Self Portrait with his wife Marie Suzanne Giroust Painting a Portrait of Henrik Wilhelm Peill1767 by Alexander Roslin

The Roslin family portrait was painted by Alexander Roslin in 1767. In the summer of 1754, Roslin was asked to take over various purchasing duties in Paris on behalf of Carl Gustaf Tessin. When Henrik Wilhelm Peill, Tessin’s protegé, arrived in Paris on a European study tour in the mid-1760s, Roslin and his wife welcomed Peill with open arms. As a token of the resulting close friendship, Roslin painted the portrait of himself and his wife, Marie Suzanne Giroust, at the easel working on a pastel of Peill. The painting was produced toward the end of Peill’s visit. The portrait within the portrait has never been found, but several copies exist of an earlier version produced by Marie Suzanne Giroust the previous year.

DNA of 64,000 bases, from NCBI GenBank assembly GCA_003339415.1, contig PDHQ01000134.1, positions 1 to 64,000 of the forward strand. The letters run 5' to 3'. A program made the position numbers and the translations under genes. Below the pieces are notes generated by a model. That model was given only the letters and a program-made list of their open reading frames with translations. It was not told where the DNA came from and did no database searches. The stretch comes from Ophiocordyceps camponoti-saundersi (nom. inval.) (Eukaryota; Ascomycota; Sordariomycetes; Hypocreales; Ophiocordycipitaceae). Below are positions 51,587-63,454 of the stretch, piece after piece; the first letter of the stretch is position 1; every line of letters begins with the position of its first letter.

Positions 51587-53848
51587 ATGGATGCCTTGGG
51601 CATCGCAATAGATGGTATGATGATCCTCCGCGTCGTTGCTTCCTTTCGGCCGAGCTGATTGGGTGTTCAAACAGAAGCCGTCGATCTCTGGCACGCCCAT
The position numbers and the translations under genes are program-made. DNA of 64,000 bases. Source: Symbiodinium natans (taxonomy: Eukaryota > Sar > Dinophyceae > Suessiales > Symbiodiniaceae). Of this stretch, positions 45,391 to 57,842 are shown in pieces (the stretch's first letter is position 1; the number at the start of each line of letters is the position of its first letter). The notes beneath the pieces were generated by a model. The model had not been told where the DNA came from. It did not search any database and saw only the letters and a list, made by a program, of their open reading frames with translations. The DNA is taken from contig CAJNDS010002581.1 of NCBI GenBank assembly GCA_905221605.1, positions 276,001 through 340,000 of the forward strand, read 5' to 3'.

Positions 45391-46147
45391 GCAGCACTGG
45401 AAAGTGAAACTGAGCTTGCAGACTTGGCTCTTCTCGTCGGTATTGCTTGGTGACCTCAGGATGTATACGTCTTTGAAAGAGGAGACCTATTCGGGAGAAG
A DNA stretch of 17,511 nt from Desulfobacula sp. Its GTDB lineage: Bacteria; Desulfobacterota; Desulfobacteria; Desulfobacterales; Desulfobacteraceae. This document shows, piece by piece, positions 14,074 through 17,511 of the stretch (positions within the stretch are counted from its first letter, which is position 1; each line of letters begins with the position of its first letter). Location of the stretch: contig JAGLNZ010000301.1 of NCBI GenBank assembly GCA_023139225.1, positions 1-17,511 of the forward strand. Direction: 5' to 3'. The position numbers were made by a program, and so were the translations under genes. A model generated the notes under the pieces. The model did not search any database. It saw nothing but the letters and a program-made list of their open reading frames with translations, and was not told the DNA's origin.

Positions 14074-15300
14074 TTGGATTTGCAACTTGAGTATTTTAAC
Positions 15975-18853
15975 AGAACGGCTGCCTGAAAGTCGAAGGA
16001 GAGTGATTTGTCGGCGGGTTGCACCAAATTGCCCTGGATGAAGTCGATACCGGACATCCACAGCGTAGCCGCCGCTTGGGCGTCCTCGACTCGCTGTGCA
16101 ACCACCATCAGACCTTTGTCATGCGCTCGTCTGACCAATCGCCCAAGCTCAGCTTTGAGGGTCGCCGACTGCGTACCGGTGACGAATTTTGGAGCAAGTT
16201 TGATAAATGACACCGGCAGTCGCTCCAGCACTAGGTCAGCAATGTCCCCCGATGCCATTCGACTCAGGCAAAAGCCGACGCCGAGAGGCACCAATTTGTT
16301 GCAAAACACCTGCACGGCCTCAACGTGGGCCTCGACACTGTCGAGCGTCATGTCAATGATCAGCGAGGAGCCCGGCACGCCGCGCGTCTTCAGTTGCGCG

The gold box housing the miniature portrait that Roslin is pointing at is part of the rebus-like nature of the painting and may have been a lavish farewell gift from Peill. The inscription on the frame, Loin et près (“Far away and [yet] close”), makes it clear that the portrait was indeed a token of friendship....
(http://www.nationalmuseum.se/sv/English-startpage/Collections/New-Acquisitions/New-acquisition-Family-portrait/)



See also: http://nationalmuseum.diva-portal.org/smash/get/diva2:724853/FULLTEXT01.pdf
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